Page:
Is Mentoring For You?
A Look at Formal Mentoring in the Legal Field
Friday, January 15, 2016
by: Angela Kirk, Esq., Manley Deas Kochalski

Section: WILLed Q1 2016

Formalized Mentoring in the Legal Field

The following statistics on mentoring were compiled by John Montgomery, of the Nelson Mullins Center on Professionalism & member of NLMC Executive Committee show evidence of the traction formalized mentorship is gaining in the legal industry: There are approximately 25 statewide formal mentoring programs now in operation. Of these programs, roughly 25% are mandatory and 75% voluntary. Approximately 12,000 newly admitted lawyers now are formally mentored through statewide mentoring programs each year—about 25% of all lawyers admitted nationally each year.
The Legal Mentoring Trend
Legal mentoring is certainly not new to the legal profession but there does appear to be a trend toward formalizing the legal mentoring process.  Seeing this trend, WILL decided to make legal mentorship one of its foundational pillars and the focus of this inaugural publication of WILLEd.  While there is no formal mentoring program through WILL at this time, WILL recognizes both the importance and the necessity of legal mentorship and hopes to foster and promote mentorship among its members and the members of ALFN.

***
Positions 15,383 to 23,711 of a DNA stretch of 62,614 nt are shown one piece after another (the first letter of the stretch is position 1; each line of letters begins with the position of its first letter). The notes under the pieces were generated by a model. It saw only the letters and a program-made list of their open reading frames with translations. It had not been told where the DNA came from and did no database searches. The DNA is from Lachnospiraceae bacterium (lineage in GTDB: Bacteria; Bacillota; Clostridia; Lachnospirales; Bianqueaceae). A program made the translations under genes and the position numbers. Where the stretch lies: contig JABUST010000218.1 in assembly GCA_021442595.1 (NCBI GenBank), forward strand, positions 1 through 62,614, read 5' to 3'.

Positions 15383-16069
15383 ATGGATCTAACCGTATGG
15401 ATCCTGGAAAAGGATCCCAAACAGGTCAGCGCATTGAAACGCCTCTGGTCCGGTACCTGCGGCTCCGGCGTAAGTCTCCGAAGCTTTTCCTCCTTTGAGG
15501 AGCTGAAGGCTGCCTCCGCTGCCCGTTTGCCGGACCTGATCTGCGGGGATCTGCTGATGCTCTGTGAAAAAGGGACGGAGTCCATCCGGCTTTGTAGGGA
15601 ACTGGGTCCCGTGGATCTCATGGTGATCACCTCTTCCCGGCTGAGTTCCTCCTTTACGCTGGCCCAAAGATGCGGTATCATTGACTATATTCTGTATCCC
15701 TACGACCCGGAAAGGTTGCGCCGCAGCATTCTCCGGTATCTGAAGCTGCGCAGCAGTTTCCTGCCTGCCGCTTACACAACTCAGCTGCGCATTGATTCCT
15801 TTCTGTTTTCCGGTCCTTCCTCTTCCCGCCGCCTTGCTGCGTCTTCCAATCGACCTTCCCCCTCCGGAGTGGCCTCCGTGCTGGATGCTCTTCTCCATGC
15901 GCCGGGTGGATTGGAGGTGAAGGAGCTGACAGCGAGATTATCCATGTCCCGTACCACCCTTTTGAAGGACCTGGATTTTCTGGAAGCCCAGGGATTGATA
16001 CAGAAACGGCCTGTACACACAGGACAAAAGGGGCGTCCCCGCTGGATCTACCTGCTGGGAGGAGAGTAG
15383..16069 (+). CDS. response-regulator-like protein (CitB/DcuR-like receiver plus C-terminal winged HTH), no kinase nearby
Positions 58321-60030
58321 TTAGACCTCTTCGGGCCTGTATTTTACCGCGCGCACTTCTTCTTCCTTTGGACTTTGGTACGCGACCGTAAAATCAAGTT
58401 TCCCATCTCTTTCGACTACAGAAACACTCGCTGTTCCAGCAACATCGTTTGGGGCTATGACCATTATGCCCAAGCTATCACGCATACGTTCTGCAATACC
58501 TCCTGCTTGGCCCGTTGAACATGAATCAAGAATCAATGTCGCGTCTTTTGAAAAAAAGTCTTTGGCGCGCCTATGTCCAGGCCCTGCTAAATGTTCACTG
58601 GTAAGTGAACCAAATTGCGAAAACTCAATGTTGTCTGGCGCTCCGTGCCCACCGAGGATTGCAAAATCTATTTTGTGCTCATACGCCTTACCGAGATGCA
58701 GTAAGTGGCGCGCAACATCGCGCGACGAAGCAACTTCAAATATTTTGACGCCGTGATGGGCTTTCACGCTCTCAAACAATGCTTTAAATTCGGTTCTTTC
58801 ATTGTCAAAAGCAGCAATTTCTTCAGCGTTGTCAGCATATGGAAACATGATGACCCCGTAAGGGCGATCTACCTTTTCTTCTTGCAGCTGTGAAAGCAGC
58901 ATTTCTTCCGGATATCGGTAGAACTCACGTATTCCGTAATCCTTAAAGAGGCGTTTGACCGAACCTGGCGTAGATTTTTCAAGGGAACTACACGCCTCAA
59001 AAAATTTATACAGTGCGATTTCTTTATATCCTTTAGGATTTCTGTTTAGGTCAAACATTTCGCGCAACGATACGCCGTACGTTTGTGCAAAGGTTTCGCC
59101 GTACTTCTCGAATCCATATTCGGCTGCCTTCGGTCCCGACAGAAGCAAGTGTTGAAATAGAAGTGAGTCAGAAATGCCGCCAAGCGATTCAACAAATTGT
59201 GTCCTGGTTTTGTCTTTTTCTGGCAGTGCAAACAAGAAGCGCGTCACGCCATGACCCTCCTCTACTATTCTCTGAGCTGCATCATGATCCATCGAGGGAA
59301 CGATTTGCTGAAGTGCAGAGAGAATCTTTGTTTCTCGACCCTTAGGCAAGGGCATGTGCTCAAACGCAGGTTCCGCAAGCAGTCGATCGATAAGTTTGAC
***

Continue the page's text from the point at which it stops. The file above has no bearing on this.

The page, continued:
My Experience with Legal Mentoring
Have you ever thought that you would like to be a mentor but are not sure how to go about it? Several years ago, after having my second child, I was feeling a little disconnected from my career. While I was still committed to my chosen career path, I realized that I needed something "more," but didn’t know what that could be or where it would be found.  I decided to begin by networking and hoped that by putting myself out there, I would find the missing "more," At my very first networking event I met Lori Keating, the Secretary to the Commission on Professionalism for the Supreme Court of Ohio and the Chair of the National Legal Mentoring Consortium. While talking, she told me about the Ohio Supreme Court's Lawyer to Lawyer mentoring program. 

The Supreme Court of Ohio began a pilot mentoring program in 2006, and it was adopted as a permanent part of new lawyer training in 2008. The program matches experienced lawyers with brand new lawyers to help integrate the new lawyers into the profession. Ohio is a leader in the national legal mentoring movement and was the second state to incorporate mentoring into its new lawyers training curriculum. The program averages a 68% participation rate and, to date, 4857 new lawyers have been matched since the program began.

To qualify as a mentor, the attorney must have been in practice for at least 5 years, be in good standing with the Supreme Court, and carry malpractice insurance. To get placed as a mentee, the applicant should sign up for the program within 60 days of passing the bar. Mentors and mentees can request placement with a particular person or be matched randomly.